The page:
Sisko has a nightmare that night, and decides to go out and walk around on the Promenade. As he does so, suddenly the lights seem to dim, and he comes face to face with Kai Opaka. "Who are you?" she asks. Sisko asks what she's doing here, but she only repeats the question. "Don't you know me?" he asks. "How can I know someone who doesn't know himself?" she says. Then she is gone, and the Promenade is back to normal.

He has Bashir examine him; the doctor remarks that he must have had an "orb shadow", something sometimes experienced by people who have been exposed to an Orb. They're triggered by an excess of neuropeptides, which Bashir says he can give him something for. "Of course if I do, you risk never finding out." He tells Sisko the Bajoran belief is that you only have a shadow if you ignore what the Prophets tried to tell you through the Orb. "So, any idea what they might have been trying to tell you?" "Sure," Sisko says. "That I have too many neuropeptides rolling around in my head."

Kira makes an effort to explore the destiny that her d'jarra dictates for her -- to be an artist. She tries making clay sculptures of birds, but they're all awful. When she discusses it later with Vedek Porta, he tells her it was because she didn't completely give herself over to what she was doing. Kira protests that she was up half the night; she has a whole flock of those birds. "But you're still wearing that uniform," he says. "You're still clinging to a false life. You must do what the Emissary has asked and follow your d'jarra with all your heart. Because if you give yourself over to the Prophets, they will guide you along the path they have chosen for you. And you'll know more joy than you ever thought possible."

O'Brien spends some time with his wife and child, determined to be a dutiful husband even if it kills him. But Keiko still has some follow-up work to do from the survey, and Molly wants to color by herself. O'Brien looks somewhat longingly at the kilt he wore in his Irish warrior holoprogram with Julian, and Keiko notices.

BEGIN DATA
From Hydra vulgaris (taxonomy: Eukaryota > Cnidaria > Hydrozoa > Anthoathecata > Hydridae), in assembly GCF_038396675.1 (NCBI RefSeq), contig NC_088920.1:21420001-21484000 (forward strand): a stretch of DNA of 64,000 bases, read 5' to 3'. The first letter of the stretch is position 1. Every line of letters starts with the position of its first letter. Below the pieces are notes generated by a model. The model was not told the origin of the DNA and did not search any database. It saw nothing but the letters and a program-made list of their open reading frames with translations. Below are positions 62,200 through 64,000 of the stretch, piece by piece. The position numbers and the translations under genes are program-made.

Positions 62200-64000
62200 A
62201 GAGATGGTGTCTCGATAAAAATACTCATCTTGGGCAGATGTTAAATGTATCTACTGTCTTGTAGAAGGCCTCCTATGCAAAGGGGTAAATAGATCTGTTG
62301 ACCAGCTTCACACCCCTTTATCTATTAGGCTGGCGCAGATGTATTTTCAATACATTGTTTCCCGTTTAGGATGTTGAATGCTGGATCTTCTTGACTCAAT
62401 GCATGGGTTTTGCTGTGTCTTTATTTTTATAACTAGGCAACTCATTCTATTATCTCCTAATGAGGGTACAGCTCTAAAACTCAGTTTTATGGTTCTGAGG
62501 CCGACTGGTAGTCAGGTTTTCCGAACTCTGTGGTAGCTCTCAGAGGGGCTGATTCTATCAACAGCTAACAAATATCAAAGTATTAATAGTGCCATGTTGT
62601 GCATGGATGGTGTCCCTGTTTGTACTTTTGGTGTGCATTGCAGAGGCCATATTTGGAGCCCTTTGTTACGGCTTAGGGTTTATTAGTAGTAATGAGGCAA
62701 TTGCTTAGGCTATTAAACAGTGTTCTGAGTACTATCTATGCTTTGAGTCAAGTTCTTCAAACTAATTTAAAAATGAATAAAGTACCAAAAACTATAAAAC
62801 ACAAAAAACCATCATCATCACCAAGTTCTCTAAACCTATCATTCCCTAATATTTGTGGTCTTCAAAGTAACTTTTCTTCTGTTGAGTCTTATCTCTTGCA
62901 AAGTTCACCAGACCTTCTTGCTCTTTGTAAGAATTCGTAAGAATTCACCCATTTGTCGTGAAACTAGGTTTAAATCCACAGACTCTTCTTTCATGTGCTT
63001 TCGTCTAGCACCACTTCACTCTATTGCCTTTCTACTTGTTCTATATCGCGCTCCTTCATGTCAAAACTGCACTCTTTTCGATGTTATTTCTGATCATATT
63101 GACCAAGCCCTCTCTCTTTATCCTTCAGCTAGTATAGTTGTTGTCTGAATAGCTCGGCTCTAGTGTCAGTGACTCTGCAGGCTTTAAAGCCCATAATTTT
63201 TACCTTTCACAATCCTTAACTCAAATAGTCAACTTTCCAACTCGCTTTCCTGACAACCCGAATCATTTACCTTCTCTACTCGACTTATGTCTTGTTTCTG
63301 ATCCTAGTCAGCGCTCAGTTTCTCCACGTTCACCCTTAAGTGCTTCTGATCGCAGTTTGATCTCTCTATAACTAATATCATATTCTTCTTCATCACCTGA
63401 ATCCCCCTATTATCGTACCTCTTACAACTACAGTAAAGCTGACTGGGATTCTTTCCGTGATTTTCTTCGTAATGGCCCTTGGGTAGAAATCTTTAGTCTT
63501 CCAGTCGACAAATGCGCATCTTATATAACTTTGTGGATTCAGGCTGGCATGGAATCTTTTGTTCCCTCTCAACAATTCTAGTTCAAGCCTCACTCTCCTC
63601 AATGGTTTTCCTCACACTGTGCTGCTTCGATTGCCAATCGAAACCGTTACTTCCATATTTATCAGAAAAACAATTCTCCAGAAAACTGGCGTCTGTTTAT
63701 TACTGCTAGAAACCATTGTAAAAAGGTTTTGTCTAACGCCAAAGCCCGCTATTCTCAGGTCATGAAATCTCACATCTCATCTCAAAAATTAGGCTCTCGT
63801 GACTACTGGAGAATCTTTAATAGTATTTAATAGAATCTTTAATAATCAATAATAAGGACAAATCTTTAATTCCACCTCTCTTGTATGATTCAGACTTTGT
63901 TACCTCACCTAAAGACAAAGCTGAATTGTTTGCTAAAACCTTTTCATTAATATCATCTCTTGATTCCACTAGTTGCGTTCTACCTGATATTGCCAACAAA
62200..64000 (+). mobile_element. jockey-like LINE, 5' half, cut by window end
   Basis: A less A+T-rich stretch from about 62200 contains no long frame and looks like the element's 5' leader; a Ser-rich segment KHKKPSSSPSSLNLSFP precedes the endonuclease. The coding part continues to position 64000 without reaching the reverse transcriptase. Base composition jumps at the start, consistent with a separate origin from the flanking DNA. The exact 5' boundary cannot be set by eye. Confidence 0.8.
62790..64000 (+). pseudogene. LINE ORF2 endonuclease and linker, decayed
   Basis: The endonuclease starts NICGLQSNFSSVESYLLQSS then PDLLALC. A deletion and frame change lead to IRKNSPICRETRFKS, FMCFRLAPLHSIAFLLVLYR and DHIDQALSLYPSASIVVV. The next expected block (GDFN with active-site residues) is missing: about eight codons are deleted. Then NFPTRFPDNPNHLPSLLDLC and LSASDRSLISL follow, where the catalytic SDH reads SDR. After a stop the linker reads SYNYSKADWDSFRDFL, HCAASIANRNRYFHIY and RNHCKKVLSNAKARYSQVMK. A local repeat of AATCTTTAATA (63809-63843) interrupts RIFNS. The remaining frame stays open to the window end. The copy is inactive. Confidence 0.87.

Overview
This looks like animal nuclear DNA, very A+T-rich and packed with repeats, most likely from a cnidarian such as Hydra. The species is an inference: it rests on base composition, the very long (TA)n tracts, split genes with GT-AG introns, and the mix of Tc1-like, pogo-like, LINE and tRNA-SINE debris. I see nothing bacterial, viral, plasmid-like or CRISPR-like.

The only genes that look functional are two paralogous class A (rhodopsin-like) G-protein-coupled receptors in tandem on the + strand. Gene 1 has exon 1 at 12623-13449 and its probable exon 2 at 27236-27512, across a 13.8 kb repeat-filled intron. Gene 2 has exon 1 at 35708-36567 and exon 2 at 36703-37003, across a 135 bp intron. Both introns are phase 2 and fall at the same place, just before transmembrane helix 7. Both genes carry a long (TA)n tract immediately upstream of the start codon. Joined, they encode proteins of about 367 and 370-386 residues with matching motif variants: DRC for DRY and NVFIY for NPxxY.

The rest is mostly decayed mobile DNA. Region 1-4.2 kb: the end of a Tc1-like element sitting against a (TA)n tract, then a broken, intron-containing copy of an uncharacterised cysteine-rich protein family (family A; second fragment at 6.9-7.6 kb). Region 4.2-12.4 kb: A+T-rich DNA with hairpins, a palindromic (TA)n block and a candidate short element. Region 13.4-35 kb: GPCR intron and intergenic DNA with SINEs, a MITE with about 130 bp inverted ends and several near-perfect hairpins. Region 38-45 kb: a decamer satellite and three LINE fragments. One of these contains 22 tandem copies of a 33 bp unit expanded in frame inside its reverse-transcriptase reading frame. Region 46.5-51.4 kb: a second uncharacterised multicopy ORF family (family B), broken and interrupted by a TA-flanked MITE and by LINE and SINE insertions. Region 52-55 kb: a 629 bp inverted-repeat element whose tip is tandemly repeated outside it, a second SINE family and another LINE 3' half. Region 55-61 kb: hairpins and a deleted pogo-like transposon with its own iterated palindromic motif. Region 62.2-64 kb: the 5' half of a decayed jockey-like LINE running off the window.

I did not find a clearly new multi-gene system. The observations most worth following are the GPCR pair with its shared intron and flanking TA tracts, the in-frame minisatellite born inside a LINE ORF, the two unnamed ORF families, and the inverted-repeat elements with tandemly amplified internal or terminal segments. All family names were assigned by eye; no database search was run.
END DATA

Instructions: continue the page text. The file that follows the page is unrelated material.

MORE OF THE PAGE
As Sisko and Kira go over some station business, she mentions setting up a meeting for him with a Major Jatarn. Sisko has just gotten a communique from Starfleet Command. "I was sent here to help bring Bajor into the Federation. That doesn't look like much of a possibility anymore. As far as Starfleet's concerned, I have failed my mission." "That's not fair," says Kira. "It's not your fault." "It is from where they're sitting," Sisko replies. "The irony is, Starfleet was always trying to get me to distance myself from 'that Emissary business.' And now that I have..." Somehow he can't help feeling that indeed he did fail.

Sisko then asks what she wanted him to meet Major Jatarn about. Reluctantly, Kira says Jatarn would make an excellent first officer. She is resigning her commission to follow her d'jarra. "I'm sorry. The last thing I want to do is to add to your problems, but this is something I have to do." "I understand," Sisko says. Holding back her emotions, Kira adds, "If you don't hit it off with Major Jatarn, I can think of a few other people. It shouldn't be that hard to find someone to replace me." Sisko looks at her with very similar emotions. "I don't doubt that I can find someone to fill your post. But to replace you?"

O'Brien pops into Quark's and finds Bashir there, playing darts with Morn, but the doctor readily breaks it off to have a pint with his friend. It's clear that the two men have missed each other's company. Sure, there are other people with whom they can play darts or just hang out, but "it's not the same", as they say simultaneously. Quark tells them they still have their regular holosuite reservation tonight, but O'Brien has to get home, and Bashir's heart isn't in it without him.

Odo calls Sisko down to the Promenade, where a Bajoran monk is lying dead on the floor, having fallen from one of the crosswalks. When Sisko asks if anyone saw it happen, Porta says he did. As a matter of fact, he pushed him. The monk, whose name is Imutta, is from the "unclean" d'jarra of those who prepare the dead for burial. Porta says that he asked Imutta to set the right example and resign from the order, but Imutta refused. "You killed him because of his d'jarra?" Sisko asks incredulously. "I had to," replies Porta. "If a vedek can't do what the Emissary has asked of us, how can we expect anyone else to?" He seems to see absolutely nothing wrong with his action, and looks surprised to be hauled off to a holding cell.

Sisko has a talk with Akorem, who says he regrets what happened. "But change is never easy. The road the Prophets have asked us to walk won't always be a smooth one." "And forcing people to follow their d'jarras won't make it any smoother," says Sisko. "What happened on the Promenade was just the beginning." When Akorem says he was only fulfilling the will of the Prophets, Sisko asks how he knows that. "I'm the Emissary," Akorem replies simply. Sisko tells him, "And what you've done with the position has made me wish I had never given it up."